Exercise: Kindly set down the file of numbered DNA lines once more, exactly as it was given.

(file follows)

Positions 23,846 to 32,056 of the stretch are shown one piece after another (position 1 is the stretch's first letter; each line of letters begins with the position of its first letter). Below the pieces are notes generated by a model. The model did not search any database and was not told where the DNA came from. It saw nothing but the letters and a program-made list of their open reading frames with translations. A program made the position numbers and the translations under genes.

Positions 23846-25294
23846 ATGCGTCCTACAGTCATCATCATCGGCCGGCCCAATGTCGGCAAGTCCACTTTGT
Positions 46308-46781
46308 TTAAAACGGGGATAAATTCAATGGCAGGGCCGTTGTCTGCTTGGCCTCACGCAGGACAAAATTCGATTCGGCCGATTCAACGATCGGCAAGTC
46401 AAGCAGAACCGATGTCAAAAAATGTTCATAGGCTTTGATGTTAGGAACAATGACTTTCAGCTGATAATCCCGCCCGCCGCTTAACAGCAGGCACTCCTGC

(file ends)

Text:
Positions 23,846 to 32,056 of the stretch are shown one piece after another (position 1 is the stretch's first letter; each line of letters begins with the position of its first letter). Below the pieces are notes generated by a model. The model did not search any database and was not told where the DNA came from. It saw nothing but the letters and a program-made list of their open reading frames with translations. A program made the position numbers and the translations under genes.

Positions 23846-25294
23846 ATGCGTCCTACAGTCATCATCATCGGCCGGCCCAATGTCGGCAAGTCCACTTTGT
Positions 46308-46781
46308 TTAAAACGGGGATAAATTCAATGGCAGGGCCGTTGTCTGCTTGGCCTCACGCAGGACAAAATTCGATTCGGCCGATTCAACGATCGGCAAGTC
46401 AAGCAGAACCGATGTCAAAAAATGTTCATAGGCTTTGATGTTAGGAACAATGACTTTCAGCTGATAATCCCGCCCGCCGCTTAACAGCAGGCACTCCTGC